If you already have an account, your $HOME/.ssh/authorized_keys file should contain one or more public keys, one per line. The private keys which match these keys provide access to this account (private keys do not need to be on a server to ssh into it). id_rsa is the default ssh version 2 private key; it should be present on your workstation. The ssh command first tries any keys available in an agent, then ~/.ssh/id_rsa if present, and finally falls back to password authentication.
To install your public key on a server for authentication, use a command like “scp id_rsa.pub SERVER:.ssh/authorized_keys” (this copies the key). Alternatively you could log in with your password and use a text editor like vi to create the $HOME/.ssh/authorized_keys file. Afterwards ssh $SERVER should prompt for your key’s encryption passphrase rather than your UNIX password on $SERVER. If it doesn’t work, use your account password to login and check permissions (ls -la ~/.ssh). Make sure that there are no line breaks in the key. Each key should be one single line. If you still have problems contact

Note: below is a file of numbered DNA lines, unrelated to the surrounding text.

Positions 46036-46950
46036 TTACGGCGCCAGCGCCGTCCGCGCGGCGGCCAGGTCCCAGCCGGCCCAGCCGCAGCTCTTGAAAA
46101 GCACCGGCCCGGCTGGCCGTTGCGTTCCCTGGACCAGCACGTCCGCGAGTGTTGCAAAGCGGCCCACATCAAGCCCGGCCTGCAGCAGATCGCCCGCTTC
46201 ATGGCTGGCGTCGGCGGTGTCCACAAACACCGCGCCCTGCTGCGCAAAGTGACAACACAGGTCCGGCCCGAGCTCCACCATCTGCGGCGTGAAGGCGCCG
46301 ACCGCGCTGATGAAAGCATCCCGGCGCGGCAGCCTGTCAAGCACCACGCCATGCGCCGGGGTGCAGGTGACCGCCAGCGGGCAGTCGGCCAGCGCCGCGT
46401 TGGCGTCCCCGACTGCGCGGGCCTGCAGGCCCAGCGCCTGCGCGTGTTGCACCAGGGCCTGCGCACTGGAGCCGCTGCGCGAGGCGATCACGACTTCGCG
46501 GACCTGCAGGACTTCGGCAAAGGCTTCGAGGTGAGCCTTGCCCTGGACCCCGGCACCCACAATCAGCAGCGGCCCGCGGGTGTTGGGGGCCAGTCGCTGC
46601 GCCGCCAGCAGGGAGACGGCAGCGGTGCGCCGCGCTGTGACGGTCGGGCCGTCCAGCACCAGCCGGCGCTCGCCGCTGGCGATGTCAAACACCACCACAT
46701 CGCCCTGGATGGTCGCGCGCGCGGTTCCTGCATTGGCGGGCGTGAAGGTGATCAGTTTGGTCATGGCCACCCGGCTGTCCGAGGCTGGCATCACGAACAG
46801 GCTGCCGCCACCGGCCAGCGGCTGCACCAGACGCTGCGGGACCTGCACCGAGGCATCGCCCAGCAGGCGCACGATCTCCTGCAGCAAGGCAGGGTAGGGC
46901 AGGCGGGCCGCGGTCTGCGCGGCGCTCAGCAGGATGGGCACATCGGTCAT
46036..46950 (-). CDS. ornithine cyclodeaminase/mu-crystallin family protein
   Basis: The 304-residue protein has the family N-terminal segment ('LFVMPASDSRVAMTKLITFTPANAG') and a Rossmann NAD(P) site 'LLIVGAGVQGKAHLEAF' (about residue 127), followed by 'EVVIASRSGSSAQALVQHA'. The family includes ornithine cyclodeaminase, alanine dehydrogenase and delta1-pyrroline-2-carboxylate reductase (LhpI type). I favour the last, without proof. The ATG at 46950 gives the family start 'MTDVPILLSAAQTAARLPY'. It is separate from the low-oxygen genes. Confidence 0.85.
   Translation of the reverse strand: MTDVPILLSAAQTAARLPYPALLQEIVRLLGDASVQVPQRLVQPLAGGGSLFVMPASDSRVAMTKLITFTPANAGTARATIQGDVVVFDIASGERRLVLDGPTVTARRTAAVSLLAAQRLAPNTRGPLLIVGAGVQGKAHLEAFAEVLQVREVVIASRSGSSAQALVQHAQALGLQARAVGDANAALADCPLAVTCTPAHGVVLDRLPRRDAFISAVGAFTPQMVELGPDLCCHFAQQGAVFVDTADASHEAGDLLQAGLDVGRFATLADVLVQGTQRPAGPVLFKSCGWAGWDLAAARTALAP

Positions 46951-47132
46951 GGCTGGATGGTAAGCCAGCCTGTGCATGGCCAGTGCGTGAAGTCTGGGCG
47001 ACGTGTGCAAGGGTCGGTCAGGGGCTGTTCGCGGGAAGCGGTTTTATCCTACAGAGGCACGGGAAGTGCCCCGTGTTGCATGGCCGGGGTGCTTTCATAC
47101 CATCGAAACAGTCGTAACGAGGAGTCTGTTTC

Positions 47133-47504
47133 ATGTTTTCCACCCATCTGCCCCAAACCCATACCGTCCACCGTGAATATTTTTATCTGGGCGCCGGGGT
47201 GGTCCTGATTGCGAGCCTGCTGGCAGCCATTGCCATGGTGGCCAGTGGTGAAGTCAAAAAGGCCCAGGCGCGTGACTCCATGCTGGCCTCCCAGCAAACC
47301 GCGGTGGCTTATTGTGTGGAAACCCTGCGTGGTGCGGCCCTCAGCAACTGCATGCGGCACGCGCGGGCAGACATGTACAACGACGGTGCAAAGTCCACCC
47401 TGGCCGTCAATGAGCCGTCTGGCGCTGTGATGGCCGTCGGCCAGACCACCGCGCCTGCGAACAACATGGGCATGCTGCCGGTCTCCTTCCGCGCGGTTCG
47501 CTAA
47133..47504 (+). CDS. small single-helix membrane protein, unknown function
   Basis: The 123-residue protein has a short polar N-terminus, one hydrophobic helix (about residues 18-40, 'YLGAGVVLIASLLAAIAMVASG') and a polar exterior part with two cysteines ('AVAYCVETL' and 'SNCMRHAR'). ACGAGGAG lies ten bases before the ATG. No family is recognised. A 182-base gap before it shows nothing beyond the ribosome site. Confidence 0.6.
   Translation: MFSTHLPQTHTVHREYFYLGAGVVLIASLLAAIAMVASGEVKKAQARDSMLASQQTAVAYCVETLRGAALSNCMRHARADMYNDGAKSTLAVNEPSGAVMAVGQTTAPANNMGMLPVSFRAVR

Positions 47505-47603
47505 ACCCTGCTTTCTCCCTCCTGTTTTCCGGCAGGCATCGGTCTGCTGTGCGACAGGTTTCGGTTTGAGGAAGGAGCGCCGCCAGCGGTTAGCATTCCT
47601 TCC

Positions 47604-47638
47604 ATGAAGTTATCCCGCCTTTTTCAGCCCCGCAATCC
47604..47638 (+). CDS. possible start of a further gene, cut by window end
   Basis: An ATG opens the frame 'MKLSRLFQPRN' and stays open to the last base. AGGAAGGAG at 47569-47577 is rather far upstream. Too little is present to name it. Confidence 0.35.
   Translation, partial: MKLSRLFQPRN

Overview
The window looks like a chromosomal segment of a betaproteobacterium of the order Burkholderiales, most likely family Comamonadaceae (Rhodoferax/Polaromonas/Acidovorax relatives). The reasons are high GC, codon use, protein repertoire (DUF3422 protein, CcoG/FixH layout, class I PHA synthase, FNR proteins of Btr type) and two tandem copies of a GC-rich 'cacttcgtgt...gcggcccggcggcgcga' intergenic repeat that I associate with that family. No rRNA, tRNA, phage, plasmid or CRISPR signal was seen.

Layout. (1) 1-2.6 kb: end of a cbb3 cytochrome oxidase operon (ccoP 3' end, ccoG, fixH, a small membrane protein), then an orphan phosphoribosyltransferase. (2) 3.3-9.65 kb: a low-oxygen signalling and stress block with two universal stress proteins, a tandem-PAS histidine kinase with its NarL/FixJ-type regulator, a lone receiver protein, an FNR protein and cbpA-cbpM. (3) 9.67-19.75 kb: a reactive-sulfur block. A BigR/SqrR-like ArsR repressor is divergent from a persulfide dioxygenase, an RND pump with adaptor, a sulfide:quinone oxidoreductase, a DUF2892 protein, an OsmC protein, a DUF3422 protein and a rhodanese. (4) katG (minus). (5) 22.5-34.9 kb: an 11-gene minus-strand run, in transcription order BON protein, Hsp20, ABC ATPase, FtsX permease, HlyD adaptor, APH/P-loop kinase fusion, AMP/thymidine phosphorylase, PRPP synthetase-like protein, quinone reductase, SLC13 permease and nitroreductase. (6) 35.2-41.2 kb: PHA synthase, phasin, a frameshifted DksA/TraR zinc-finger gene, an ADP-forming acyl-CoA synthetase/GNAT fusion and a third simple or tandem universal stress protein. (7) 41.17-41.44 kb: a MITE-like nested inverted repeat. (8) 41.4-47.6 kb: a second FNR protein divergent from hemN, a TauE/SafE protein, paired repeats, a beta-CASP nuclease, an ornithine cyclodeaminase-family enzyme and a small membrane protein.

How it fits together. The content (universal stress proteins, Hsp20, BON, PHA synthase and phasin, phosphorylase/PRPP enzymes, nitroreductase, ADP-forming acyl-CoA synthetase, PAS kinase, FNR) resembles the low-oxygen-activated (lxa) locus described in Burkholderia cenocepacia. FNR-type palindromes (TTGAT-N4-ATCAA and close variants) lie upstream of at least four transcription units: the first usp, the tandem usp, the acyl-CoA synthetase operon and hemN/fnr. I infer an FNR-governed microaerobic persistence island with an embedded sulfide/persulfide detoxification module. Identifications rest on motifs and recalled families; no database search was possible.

You can configure ssh globally on your desktop or laptop. Most OpenSSH configuration is in sshd_config & ssh_config; the files are in /etc under Mac OS X, or /etc/ssh under Linux. User configuration goes in ~/.ssh/config (ssh) & ~/.ssh/authorized_keys (sshd).
The old version 1 ssh protocol has serious known flaws and should not be used. ForwardX11Trusted is required on Mac OS X for interoperation with certain Linux programs (mostly Red Hat python utilities).